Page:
Brissette Named Principle Investigator on R01 Grant
The National Institutes of Health (NIH) has awarded a $1.6 million R01 grant to Catherine Brissette, Ph.D., Associate Professor in the Department of Biomedical Sciences at the UND School of Medicine & Health Sciences (SMHS). This grant will allow Dr. Brissette’s team, including co-investigators David Bradley, Ph.D., and Timothy Casselli, Ph.D., to study bacterial and host factors in the pathogenesis of Lyme neuroborreliosis.
The Lyme disease spirochete Borrelia burgdorferi causes an infection with diverse clinical outcomes including neurological involvement. Lyme neuroborreliosis can range from headaches and mild meningitis to more serious manifestations including vasculitis. Despite antibiotic treatment, a proportion of patients continue to suffer from debilitating symptoms including neurological effects. The mechanisms of central nervous system (CNS) pathology as well as bacterial and host risk factors for these manifestations are poorly understood, largely due to the lack of a tractable laboratory model for the study of Lyme disease in the CNS.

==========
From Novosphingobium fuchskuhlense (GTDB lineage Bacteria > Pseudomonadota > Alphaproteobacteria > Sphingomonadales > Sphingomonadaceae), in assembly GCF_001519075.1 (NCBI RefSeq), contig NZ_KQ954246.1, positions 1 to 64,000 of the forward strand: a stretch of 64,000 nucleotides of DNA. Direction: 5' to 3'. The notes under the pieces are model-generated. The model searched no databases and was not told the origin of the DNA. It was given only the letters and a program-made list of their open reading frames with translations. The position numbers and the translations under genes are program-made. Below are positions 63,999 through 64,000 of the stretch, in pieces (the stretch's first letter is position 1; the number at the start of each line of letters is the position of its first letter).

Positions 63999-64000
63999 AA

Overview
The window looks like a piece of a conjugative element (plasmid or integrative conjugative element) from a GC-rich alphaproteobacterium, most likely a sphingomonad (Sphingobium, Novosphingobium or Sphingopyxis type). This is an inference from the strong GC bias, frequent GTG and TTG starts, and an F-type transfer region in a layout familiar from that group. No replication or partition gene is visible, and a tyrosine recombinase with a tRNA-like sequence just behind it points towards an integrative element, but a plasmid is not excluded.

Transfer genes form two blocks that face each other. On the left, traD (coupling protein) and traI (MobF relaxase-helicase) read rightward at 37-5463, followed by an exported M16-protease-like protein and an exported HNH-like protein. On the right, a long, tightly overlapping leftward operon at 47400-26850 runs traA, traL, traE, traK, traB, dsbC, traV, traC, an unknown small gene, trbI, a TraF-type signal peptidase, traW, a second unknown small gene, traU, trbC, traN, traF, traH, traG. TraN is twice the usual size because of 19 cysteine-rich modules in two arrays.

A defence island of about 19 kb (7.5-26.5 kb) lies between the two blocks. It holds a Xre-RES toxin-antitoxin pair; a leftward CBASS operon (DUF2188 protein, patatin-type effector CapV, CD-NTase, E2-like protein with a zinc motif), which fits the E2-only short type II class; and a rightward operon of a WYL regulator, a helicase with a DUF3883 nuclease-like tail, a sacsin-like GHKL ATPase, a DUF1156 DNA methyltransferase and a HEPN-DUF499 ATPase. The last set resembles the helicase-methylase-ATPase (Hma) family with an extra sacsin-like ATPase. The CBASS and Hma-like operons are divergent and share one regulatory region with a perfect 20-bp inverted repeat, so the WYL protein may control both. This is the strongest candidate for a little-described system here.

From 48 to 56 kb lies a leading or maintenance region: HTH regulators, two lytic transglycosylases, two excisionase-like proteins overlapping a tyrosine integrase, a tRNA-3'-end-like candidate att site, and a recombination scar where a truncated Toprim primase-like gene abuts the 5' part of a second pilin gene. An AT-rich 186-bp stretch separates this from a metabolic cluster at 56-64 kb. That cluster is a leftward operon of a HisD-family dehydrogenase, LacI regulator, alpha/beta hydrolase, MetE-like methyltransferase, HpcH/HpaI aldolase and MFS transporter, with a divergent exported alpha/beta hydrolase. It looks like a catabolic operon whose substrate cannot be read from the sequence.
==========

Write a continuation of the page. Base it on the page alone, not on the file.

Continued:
A major barrier to progress in understanding the neurologic manifestations of Lyme disease has been a lack of a tractable laboratory animal model to evaluate the mechanisms of central nervous system pathogenesis. The Brissette laboratory addressed this barrier by characterizing, for the first time, the kinetics of B. burgdorferi colonization in the meninges of laboratory mice, and the resulting immune responses in both the meninges and brain. An unanswered question is how specific bacterial virulence factors, in concert with the host response, intersect to cause CNS disease. Employing this tractable laboratory mouse model will allow Dr. Brissette’s group to directly assess bacterial and host factors leading to more severe inflammatory CNS involvement, as well as test potential interventions. The results of this research will provide more sensitive and specific diagnostic criteria for Lyme neuroborreliosis and its sequelae.